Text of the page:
April 3-7, 2023 is National Cancer Registrars Week: Harvesters of Data to Nurture Cancer Research and the entire month of April celebrates all who work to improve health of minority people and populations across the US.
Cancer registrars throughout the US Affiliated Pacific Island (USAPI) territories of Guam and American Samoa, Commonwealth of the Northern Mariana Islands, and countries of the Republic of the Marshall Islands, Federated States of Micronesia, and the Republic of Palau will join their colleagues, fellow medical professionals, and community leaders to observe the 27th annual National Cancer Registrars Week (NCRW) on April 3-7, 2023. The 2023 theme, Harvesters of Data to Nurture Cancer Research, reflects the dedication and expertise cancer registrars bring to the cancer research, prevention, and treatment programs. These health professionals are critical to better understanding, then reducing cancer health disparities faced by minority communities — whether due to lack of screening, delays in getting treatment, or other barriers to health care.
The CDC-funded Pacific Regional Central Cancer Registry program (PRCCR) was established in 2007 by Drs. Neal Palafox and Lee Buenconsejo-Lum of the JABSOM Department of Family Medicine and Community Health. High quality and reliable cancer data is needed to support the CDC-funded USAPI comprehensive cancer control programs, policy changes that prevent many chronic diseases, and cancer research.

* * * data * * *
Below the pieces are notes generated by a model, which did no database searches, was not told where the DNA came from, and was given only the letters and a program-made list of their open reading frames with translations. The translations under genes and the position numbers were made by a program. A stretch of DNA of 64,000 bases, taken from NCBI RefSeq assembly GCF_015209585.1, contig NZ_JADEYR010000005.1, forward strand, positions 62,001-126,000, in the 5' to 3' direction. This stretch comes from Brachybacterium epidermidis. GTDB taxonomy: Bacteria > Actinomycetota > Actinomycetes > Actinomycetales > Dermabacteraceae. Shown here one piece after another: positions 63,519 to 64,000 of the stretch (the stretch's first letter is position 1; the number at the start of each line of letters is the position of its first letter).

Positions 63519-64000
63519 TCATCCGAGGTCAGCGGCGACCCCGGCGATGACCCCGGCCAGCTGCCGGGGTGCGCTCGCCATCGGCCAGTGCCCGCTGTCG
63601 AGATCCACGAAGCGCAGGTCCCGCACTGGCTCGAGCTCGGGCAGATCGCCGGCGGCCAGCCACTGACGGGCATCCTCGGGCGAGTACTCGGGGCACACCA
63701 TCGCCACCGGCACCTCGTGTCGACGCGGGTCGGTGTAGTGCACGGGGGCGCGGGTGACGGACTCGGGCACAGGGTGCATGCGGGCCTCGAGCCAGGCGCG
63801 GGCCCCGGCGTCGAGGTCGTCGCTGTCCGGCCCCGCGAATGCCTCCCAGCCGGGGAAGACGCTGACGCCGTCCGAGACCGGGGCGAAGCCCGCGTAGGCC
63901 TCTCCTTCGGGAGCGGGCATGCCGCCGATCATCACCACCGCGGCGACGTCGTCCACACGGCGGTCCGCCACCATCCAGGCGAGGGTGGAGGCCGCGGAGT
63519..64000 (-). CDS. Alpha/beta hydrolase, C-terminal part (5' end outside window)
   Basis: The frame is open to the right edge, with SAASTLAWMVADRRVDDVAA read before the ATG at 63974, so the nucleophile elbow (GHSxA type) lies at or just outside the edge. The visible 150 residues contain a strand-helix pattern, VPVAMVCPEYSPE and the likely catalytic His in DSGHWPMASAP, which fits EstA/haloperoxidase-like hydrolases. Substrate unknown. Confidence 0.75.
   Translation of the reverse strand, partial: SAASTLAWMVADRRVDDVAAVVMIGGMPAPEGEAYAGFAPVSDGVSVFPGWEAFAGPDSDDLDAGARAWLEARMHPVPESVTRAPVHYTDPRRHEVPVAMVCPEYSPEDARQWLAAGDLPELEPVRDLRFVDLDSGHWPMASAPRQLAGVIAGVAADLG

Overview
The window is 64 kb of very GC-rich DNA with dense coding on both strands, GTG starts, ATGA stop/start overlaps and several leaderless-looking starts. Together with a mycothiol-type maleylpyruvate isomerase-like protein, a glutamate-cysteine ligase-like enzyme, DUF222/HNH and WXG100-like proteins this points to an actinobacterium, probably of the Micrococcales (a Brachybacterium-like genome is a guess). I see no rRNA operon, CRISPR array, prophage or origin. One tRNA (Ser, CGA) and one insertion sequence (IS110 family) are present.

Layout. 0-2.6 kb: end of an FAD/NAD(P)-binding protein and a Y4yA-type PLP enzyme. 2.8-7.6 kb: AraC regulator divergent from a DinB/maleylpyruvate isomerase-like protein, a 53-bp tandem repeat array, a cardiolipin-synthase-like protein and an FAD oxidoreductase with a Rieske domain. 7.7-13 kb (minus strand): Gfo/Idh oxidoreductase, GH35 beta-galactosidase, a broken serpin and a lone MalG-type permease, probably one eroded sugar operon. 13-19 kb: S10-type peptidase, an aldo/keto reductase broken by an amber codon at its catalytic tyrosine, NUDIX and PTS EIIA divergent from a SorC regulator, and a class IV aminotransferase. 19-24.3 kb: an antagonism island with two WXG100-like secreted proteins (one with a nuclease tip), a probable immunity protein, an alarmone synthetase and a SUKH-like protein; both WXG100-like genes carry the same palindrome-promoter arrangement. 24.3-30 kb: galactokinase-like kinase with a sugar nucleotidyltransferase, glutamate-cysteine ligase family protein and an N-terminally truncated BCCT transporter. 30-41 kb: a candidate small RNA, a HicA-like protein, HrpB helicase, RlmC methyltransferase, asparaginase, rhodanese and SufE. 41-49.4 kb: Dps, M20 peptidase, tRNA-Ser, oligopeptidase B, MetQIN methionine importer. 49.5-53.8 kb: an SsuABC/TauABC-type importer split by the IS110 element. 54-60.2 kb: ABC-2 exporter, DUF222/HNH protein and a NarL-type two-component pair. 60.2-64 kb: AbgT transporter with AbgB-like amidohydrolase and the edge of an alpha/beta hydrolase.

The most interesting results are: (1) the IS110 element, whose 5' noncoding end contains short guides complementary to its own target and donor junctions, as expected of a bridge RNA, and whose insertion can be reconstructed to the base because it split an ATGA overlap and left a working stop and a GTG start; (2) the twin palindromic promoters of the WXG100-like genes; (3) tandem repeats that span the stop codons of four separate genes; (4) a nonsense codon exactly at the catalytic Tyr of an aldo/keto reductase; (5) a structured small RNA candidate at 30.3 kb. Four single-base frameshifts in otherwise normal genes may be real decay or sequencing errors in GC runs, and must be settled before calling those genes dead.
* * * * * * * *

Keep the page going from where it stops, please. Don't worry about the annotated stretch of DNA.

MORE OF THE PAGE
Cancer registrars are data information specialists that collect and code patient-level data for cancer registries. Cancer data submitted by PRCCR to CDC and reported back to the USAPI jurisdictions enable the public health departments, hospitals, and health care providers to accurately determine how common cancer is in certain populations, how well the jurisdictions are doing with detecting certain cancers early, target prevention and screening programs, and help to drive improvements in the local and regional health systems so that more cancer can be caught early and treated in their island home. USAPI data on cervical cancer led to a critical position statement from the American College of Obstetrics and Gynecology about cervical cancer screening methods in lower-resource areas like the USAPI. The statement paved the way for federally-funded feasibility studies exploring cervical cancer screening by using HPV DNA testing instead of Pap smears, which is what the World Health Organization recommends as part of the effort to eradicate cervical cancer in most countries around the world.
As people who live in the USAPI often travel off-island to other jurisdictions, the US, and internationally for portions of their cancer care, PRCCR exchanges cancer data with other registries and also partners with the Hawaii Tumor Registry (HTR), operated by Dr. Brenda Hernandez and team at the University of Hawaiʻi Cancer Center. HTR shares data annually with PRCCR and also assists with data quality reviews and specialized training for our pacific cancer registrars.
Mahalo, kommol tata, kulo malulap, kalangan, kinisou chapwur, kammagar, ko mesulang, si yu`us ma`ase, olomwaay, and fa`a fetai tele lava to our extended JABSOM cancer surveillance and cancer control family in the USAPI and to our registry colleagues at the UH Cancer Center!
For more information, the “Cancer in the U.S. Affiliated Pacific Islands” biennial publication is available on the Pacific Cancer Programs’ website.